Co-hosted by the Center for Health Law and Policy Innovation of HLS, Community Servings, and the Jewish Alliance for Law and Social Action, this year’s Food as Medicine Symposium brought together a number of professionals from all over the health and health policy scene. Corby Kummer, a prominent food journalist, led the dialogue held in the Harvard Law School’s Wasserstein Hall. At the heart of the discussion was, well, a literal application of food as medicine: the provision of nutritious food to yield both better health and cost outcomes for the critically and chronically ill, and at risk populations.
First tackling the issue was Robert Greenwald, Clinical Professor of Law and Director of the Center and Health Law and Policy Innovation. Giving a sort of state of the issue of insurance, he explained that, since just the last symposium a year ago, 8 million more citizens have enrolled in marketplace insurance health plans, however, 50 million more remain uninsured. Much of this is due, he maintained, to the lack of progress on insuring immigrant populations, as well as the prevalence of voluntary signup. Many of these people—disadvantaged, poor, and in many forms, invisible—are the target group for the program on food as medicine. Developing upon the previous Medicare and Medicaid program structure, the Center for Health Law and Policy Innovation hopes to weave in nutritional counseling and medically tailored, home-delivered meals to people in need, attacking their problems of health before the situation worsens.
Currently, Professor Greenwald finds that the most pressing issue in the food as medicine movement is the issue of scaling up, a derivative of the restrictions to discretionary funding these programs face. This was an accurate reflection of the problems often associated with sustainable, lasting initiatives. With limited funds as the “commons,” the food as medicine movement must devise creative ways to access funds and yield greater health outcomes for a larger pool of clients. Though this certainly was a looming problem, Professor Greenwald presented a “mixed bag” of perspectives, telling the audience that states are now having conversations with Medicare and Medicaid and have closed in on the “triple aim” of the food as medicine reform.
David Waters, CEO of Community Servings and next to speak, opened his talk with a sobering anecdote. Afflicted with heart disease, he recounted that after a double bypass surgery, his dietician gave him a list of technical nutritional suggestions, telling him that “this is what you need to do so you don’t die.” He told us then to imagine him without his financial and English-speaking privileges. Post-surgery, many of the underprivileged ill face these same nutritional issues, but under far greater stress. When they should be worrying about their potassium and glucose levels, they likely face stressors outside of just their physical health, making it unlikely that they could successfully follow a diet. Community Servings, the only organization of its kind in the New England area, also makes strides in catering to the mobility issues its clients may face, because, as Waters stated, “you can still go to work every day and have HIV.”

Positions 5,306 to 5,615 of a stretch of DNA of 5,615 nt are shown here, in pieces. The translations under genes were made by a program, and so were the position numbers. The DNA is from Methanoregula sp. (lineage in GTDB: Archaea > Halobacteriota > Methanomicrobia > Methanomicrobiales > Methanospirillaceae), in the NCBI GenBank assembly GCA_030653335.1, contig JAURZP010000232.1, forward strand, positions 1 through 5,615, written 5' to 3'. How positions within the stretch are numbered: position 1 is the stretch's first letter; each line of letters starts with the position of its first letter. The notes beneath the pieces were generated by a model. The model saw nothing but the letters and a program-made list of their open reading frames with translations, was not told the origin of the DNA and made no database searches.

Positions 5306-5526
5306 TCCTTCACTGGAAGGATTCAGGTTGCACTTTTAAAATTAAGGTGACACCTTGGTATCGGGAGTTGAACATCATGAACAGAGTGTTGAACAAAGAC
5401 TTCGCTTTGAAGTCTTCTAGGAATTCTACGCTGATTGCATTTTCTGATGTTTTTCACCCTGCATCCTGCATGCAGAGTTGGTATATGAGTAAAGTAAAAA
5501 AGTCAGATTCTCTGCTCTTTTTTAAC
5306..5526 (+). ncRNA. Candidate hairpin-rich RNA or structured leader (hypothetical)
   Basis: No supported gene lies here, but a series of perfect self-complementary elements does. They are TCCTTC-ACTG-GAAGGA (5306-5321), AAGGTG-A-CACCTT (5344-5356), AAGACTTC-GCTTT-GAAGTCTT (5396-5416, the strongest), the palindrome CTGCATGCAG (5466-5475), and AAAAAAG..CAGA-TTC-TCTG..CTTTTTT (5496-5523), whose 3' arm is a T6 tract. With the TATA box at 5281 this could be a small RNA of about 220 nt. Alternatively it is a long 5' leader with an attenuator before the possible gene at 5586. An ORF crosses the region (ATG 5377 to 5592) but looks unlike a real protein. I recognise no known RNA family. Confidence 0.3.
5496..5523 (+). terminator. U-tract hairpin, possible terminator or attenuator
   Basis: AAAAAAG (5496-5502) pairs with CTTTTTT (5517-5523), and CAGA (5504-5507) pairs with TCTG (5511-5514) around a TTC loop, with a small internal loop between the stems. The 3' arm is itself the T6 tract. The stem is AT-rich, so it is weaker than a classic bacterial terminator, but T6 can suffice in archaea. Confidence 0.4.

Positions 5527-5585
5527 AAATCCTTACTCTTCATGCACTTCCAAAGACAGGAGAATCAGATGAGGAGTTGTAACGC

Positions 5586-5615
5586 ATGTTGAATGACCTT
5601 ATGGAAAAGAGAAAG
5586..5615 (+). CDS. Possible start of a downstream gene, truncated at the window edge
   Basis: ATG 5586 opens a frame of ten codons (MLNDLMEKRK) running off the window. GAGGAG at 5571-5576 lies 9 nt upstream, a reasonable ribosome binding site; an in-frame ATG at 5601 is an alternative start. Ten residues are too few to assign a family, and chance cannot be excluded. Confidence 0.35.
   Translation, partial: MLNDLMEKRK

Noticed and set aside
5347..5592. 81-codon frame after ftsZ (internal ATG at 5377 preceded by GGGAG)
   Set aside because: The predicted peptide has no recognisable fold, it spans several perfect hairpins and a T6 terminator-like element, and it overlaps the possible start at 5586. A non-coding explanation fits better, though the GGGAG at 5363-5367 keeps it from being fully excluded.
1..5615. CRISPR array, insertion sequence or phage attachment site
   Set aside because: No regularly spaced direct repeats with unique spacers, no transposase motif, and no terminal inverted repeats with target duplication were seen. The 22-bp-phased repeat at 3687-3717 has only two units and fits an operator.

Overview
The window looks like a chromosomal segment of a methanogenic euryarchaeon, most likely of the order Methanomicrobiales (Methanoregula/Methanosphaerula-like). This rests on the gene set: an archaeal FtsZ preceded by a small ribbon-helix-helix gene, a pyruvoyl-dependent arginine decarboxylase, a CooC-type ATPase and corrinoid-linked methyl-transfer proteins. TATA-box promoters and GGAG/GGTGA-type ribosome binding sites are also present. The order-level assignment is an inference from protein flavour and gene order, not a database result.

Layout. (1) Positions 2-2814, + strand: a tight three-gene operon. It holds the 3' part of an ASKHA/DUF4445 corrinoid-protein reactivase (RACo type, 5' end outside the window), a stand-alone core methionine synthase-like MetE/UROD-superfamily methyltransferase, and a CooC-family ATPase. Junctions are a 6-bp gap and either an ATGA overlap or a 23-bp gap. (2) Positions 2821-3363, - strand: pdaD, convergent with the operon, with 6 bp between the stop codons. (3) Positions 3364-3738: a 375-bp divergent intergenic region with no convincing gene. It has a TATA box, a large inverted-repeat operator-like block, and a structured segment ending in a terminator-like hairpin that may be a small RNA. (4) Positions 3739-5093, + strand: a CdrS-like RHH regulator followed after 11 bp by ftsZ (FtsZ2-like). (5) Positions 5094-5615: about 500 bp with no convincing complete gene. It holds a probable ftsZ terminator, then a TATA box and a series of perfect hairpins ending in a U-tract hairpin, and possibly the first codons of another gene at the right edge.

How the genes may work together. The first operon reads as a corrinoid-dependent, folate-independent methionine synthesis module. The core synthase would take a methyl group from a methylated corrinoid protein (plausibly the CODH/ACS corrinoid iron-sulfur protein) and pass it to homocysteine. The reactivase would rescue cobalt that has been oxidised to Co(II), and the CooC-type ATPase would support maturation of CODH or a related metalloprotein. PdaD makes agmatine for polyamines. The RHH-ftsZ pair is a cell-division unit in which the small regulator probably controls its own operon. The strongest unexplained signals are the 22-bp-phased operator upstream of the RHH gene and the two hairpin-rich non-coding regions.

This is where Community Servings comes in. Providing service to the critically and chronically ill, the non-profit works to tailor free, home-delivered meals not only for their clients’ specific health needs, but also cultural and lifestyle preferences. Evoking the concept of “mindful eating,” this truly served to highlight the mental component of food, but now as medicine. Medicinal food should work not only to relieve the physical ailments of its consumer, but also to stir “food memories,” when he or she felt safe and at home.
Kim Prendergast, Consulting Project Manager for the Feeding America Diabetes Initiative, then took the attention, offering insight from the perspective of a dietician. Prendergast explained that issues in food security and nutrition are cyclic: Periods of food adequacy and inadequacy alternate due to the economic state of a patient, and only serve to worsen his or her condition and lead to more hospital visits. Knowing ends need to be met, a patient may choose less expensive and less nutritional food, and other stresses—needing to provide for children, for one—can worsen choices further. Feeding America, serving over 46 million, intercepts this cycle before a patient’s condition becomes more complicated by providing free “food boxes” for both patient and family. The organization also provides educational services to its clients, with recipes and classes on how to prepare those ingredients.
In sum, the event hit on many of the key points of the University’s yearlong campaign, Food Better, as the organizations and their representatives hope to better food to better health outcomes. As Prendergast concluded, “a lot of people have better access to health [services] than they do to food, and that’s a little backwards.”
A lot of people have better access to health [services] than they do to food, and that’s a little backwards.